Based on within-group comparisons calculated using paired t-test, the intervention group’s RSIPAS scores and its subcategories, including self-efficacy, attitudes, and behaviors, increased significantly after the training compared with the before the intervention scores. Mean differences suggest that the training program had the highest effect on the self-efficacy subscale (M diff = 13.22) and its lowest impact on participants’ attitudes (M diff = 17.74). However, the perceived feasibility subscale did not increase significantly after the training compared to that before the intervention (p = 0.19) (Table 4).

Table 4 Comparison of competency scores of the intervention and control groups based on RSIPAS before and after the SC training

In addition, the covariance analysis test was used to control and check the effects of pretest on nursing students’ scores SCCS and RSIPAS. The results showed a statistically significant difference in the total posttest scores of SCCS and RSIPAS between the control and intervention groups (Table 5). These results are also consistent with the results of Tables 3 and 4.

Table 5 Summary of covariance analysis for the two groups of control and intervention

Multivariate linear regression

Following the application of multivariate linear regression, the demographic and R/S variables of psychiatric nurses could not predict the SCCS and RSIPAS score changes significantly. Consequently, the effectiveness of the training program was not dependent on the participants’ demographic and R/S variables.

Discussion

The present study evaluated the effect of an online SC training program on psychiatric nurses’ competencies in SC and integration of clients’ R/S into mental healthcare. According to the findings, SC training improved the psychiatric nurses’ self-reported scores in competencies of nurses in SC and integration of the clients’ R/S into mental healthcare significantly with a very large effect size. This result has been confirmed in several studies [9, 23, 32,33,34,35]. A systematic review assessed the outcomes of SC training for healthcare professionals in clinical and/or academic settings. The measured outcomes indicated evidence of increased competencies in SC and professional responsibilities. The results presented improvements in providing multidisciplinary SC and integrating R/S needs into practices of nurses with regard to patients and their family members. The review categorized the main objectives of SC training as developing participants’ sensitivity towards their own spirituality, clarifying the role of spirituality in healthcare, and preparing participants for spiritual encounters. This study highlighted the importance of training programs in integrating R/S into holistic care. The majority of studies reported that SC training was perceived as a beneficial intervention for making nurses aware and conscious of the role of R/S in caring for patients. The participants enjoyed the holistic nature of the designed training course and noted that the educational content could successfully deal with real-world situations [36].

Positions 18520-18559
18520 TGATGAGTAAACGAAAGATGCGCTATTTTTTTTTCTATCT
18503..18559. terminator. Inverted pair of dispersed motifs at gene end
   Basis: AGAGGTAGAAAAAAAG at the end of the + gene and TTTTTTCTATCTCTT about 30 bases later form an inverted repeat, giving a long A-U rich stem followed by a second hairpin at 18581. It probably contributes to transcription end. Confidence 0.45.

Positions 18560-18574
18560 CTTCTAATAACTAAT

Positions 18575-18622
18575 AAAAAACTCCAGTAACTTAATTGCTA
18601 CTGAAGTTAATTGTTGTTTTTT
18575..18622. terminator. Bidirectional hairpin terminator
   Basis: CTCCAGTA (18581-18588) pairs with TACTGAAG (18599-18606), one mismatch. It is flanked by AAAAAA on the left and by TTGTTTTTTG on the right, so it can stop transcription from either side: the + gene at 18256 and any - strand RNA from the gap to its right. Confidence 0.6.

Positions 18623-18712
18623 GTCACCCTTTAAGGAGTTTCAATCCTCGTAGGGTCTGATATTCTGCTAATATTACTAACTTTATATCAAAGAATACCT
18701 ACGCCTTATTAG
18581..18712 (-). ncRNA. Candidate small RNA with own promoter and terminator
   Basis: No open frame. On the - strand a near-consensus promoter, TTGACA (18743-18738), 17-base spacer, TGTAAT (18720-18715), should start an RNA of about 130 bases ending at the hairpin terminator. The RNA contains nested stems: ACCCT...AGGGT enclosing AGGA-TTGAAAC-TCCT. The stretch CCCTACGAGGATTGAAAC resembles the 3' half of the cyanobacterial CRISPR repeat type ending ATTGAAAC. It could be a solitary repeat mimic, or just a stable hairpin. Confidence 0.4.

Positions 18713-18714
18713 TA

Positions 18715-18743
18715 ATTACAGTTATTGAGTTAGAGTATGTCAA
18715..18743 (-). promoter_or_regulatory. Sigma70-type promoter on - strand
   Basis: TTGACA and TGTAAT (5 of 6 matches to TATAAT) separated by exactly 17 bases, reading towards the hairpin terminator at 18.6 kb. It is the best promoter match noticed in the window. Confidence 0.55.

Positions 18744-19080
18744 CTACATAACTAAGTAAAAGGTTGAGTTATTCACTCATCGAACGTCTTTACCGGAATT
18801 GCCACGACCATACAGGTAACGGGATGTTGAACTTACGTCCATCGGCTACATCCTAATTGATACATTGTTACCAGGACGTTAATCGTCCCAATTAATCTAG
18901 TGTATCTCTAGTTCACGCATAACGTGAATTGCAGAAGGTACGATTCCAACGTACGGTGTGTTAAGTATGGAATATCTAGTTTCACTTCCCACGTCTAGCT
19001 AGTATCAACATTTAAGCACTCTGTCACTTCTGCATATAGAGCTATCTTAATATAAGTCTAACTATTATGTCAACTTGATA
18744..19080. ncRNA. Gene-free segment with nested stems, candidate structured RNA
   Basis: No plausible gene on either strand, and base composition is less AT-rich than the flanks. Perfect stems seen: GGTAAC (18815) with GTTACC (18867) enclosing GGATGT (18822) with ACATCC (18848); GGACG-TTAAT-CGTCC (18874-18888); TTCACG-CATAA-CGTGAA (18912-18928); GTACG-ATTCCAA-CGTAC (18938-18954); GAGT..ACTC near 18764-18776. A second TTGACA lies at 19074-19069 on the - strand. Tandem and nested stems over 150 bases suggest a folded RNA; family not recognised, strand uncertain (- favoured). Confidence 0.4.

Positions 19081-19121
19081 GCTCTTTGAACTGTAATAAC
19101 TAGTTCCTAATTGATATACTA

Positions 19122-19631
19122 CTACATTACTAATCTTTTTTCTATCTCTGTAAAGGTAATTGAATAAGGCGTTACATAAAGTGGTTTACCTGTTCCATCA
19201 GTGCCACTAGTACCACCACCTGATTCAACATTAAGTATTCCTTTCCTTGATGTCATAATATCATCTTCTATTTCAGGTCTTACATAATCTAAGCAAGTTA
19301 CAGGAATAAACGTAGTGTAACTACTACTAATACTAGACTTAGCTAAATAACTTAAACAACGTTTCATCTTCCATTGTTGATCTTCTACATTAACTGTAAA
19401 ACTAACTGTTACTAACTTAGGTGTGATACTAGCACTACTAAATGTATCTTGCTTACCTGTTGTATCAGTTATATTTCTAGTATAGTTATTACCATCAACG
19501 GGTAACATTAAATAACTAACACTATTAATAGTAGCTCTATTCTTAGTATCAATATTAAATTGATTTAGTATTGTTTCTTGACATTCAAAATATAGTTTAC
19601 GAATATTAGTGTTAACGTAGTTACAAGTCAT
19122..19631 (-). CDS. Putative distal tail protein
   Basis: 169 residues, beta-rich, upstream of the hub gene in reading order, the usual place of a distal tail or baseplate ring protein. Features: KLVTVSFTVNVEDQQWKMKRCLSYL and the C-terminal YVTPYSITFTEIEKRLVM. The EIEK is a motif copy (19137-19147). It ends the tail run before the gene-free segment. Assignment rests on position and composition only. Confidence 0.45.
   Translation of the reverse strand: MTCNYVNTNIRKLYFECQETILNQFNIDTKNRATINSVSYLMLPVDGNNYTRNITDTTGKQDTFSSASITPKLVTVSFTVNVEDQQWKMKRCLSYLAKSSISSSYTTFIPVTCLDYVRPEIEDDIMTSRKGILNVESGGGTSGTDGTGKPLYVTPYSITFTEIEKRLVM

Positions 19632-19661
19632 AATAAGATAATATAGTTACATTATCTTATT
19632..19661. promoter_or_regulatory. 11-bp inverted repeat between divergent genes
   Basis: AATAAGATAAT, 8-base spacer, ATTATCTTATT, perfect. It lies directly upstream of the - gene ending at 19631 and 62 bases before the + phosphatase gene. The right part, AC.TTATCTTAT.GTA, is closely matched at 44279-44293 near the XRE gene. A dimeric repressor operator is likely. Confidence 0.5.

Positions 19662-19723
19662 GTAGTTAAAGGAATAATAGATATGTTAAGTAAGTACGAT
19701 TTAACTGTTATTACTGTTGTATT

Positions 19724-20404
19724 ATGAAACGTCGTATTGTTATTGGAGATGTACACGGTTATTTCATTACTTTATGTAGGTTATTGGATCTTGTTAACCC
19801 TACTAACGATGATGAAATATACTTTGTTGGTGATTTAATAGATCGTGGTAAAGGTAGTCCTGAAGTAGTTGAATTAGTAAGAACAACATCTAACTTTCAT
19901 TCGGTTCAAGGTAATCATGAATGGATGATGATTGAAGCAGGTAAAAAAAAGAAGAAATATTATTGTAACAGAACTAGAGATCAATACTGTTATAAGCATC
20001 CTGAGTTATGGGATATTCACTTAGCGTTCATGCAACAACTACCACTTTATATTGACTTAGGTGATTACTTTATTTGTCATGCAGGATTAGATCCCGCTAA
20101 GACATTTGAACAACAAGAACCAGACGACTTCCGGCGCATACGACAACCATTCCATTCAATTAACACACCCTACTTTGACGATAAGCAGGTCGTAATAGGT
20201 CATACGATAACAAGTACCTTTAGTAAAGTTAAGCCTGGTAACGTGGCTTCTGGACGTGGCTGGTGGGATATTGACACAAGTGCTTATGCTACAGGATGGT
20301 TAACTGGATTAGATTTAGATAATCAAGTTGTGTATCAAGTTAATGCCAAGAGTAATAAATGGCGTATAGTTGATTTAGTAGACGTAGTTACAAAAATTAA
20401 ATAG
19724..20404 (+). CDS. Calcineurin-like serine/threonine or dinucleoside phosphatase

Hu et al. indicated that nurses who received a 12-month educational intervention had significantly higher scores in SC competencies and spiritual well-being than the control group members, with a moderate effect size. According to the intervention group members, the training program could provide an opportunity for them to review their spiritual needs. In turning the obtained knowledge and skills into active conscious clinical practice, the nurses’ viewpoints have improved about life and death, and their attitudes have changed towards the events around them [22]. Amiri et al. conducted an online training program and noted improved levels of nurses’ competencies in integrating clients’ R/S into practice in the intervention group. As these researchers highlighted, nurses’ higher levels of competencies in SC and integration of clients’ R/S into practice can facilitate and enhance the provision of holistic care for clients. In this vein, equipping nurses with competencies in SC and integration of clients’ R/S into practice should begin with their undergraduate academic studies and continue with in-service training programs. In this regard, nurse educators are recommended to consider appropriate strategies for implementing SC training programs throughout the healthcare curriculum using new educational approaches such as virtual (online and offline) and face-to-face teaching methods [21].